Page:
Paste the above query inside the box and click Run to execute. The result will appear on the result panel. If you execute the query by simply typing BiosInfo, you can retrieve all the details. This is a great starting point for learning the Kusto Query Language.

Explore Kusto Query Language (KQL) and Intune-Device Query. Fig.4
Explore Kusto Query Language (KQL) and Intune-Device Query. Fig.4

Device Query to Monitor CPU Performance and Health

Click on Cpu in the Properties table to retrieve the live status of the CPU. The Cpu Properties table contains various columns that assist you in monitoring CPU performance and health.

Cpu | project Manufacturer, CurrentClockSpeed, MaxClockSpeed , CpuStatus

Paste the above query inside the box and click Run to execute.

Explore Kusto Query Language (KQL) and Intune-Device Query. Fig.5
Explore Kusto Query Language (KQL) and Intune-Device Query. Fig.5

The result will appear on the result panel. The Result has Manufacturer, CurrentClockSpeed, MaxClockSpeed and CpuStatus. You can add more columns and conditions if you are good with KQL querying.

List all the Files in a Directory using Device Query

We will use the FileInfo table to get all the files in a Directory from an enrolled device. You can view columns such as the Filename, Date Modified, and Size of the file. This can be used when troubleshooting any kind of issue on a user’s computer. Also, you can monitor which folder or file consumes more disk space on the user’s computer.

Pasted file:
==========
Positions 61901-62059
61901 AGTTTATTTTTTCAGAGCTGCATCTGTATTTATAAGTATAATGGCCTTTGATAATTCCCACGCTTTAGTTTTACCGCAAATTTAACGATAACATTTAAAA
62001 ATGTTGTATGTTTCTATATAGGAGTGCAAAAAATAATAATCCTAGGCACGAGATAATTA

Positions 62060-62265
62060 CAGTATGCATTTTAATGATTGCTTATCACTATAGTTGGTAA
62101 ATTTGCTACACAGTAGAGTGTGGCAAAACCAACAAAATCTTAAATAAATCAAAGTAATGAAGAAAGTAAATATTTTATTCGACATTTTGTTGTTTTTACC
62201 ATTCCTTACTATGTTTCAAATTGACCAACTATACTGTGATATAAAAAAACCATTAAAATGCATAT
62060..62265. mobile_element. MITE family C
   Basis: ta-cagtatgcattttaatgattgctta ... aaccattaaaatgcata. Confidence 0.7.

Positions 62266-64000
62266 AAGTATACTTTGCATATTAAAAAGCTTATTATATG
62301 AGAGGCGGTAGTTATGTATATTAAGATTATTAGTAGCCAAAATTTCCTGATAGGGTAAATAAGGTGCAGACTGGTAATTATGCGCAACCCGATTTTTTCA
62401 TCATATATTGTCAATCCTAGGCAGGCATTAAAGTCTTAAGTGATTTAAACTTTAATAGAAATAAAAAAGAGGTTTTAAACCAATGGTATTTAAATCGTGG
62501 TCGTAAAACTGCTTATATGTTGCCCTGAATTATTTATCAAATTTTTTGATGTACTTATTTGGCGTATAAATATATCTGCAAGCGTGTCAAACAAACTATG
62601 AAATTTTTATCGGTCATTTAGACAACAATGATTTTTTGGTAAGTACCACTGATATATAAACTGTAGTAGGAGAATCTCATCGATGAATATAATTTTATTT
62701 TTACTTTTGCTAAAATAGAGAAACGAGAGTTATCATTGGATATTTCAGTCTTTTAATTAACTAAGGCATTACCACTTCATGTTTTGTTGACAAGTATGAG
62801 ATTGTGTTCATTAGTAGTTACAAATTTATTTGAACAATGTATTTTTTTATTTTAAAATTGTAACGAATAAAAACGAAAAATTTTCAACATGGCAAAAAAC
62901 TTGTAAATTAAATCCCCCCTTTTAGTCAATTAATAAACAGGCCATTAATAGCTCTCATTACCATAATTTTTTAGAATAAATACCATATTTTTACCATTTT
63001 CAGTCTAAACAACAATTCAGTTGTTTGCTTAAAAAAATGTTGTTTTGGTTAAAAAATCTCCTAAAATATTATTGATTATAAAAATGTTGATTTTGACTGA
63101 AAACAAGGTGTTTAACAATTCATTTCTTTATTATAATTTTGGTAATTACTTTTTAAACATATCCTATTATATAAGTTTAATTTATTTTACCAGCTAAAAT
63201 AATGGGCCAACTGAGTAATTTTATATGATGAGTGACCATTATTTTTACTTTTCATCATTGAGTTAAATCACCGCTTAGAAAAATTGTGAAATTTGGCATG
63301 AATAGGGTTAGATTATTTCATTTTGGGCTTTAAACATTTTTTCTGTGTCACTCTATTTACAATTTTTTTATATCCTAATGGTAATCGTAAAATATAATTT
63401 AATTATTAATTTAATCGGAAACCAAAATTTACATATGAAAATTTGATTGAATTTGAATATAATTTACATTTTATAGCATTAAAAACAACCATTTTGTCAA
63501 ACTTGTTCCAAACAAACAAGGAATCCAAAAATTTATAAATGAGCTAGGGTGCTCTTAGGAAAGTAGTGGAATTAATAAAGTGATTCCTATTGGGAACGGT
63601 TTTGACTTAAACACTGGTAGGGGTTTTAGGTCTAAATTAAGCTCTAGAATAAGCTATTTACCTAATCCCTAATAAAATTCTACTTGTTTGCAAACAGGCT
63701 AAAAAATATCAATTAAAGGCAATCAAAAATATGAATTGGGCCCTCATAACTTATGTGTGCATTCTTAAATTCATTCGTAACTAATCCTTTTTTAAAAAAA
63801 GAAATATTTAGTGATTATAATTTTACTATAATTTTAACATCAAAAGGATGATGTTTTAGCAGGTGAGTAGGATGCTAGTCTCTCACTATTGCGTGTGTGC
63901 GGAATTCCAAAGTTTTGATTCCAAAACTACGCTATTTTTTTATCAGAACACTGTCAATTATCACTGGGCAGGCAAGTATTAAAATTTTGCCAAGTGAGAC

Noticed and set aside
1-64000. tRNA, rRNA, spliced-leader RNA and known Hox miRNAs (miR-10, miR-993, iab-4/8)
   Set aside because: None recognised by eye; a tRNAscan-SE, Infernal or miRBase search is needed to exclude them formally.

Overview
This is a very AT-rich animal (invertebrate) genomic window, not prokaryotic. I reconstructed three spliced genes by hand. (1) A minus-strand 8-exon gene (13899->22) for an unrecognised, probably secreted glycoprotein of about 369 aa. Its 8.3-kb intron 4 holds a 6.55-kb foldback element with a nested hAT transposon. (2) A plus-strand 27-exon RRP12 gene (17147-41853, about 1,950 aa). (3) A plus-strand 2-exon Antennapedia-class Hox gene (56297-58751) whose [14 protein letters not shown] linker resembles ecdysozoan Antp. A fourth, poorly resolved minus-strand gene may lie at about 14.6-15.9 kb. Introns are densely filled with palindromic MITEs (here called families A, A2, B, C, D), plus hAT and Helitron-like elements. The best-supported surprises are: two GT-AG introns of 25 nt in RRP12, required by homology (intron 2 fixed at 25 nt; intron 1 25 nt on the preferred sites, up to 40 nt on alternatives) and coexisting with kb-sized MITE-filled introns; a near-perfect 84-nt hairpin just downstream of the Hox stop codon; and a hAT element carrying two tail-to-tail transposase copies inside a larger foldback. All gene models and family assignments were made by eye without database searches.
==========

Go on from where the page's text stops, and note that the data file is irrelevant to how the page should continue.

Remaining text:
• Click on FileInfo and paste the below query
  • Click Run to execute
FileInfo('C:\Windows\temp\*')
|  project Path, Directory, SizeBytes , LastModifiedDateTime, CreatedDateTime
Explore Kusto Query Language (KQL) and Intune-Device Query. Fig.6
Explore Kusto Query Language (KQL) and Intune-Device Query. Fig.6

You can use order by command if you would like to sort any columns. I have sorted SizeBytes columns using the below query.

FileInfo('C:\Windows\temp\*')
|  project Path, Directory, SizeBytes , LastModifiedDateTime, CreatedDateTime | order by SizeBytes desc

Device Query to Find Processes With High Memory Usage

Using a device query, it’s easy to Find Processes With High Memory Usage. Click on the Process table and explore the columns available. The below query will give you the process name and its average Memory Usage Bytes. Thanks to Copilot for this query!

  • Click on Process and paste the below query
  • Click Run to execute
Process
| summarize AvgMemoryUsageBytes=avg(WorkingSetSizeBytes), MaxMemoryUsageBytes=max(WorkingSetSizeBytes), MinMemoryUsageBytes=min(WorkingSetSizeBytes) by ProcessName
| order by AvgMemoryUsageBytes desc
| project ProcessName, AvgMemoryUsageBytes, MaxMemoryUsageBytes, MinMemoryUsageBytes
Explore Kusto Query Language (KQL) and Intune-Device Query. Fig.7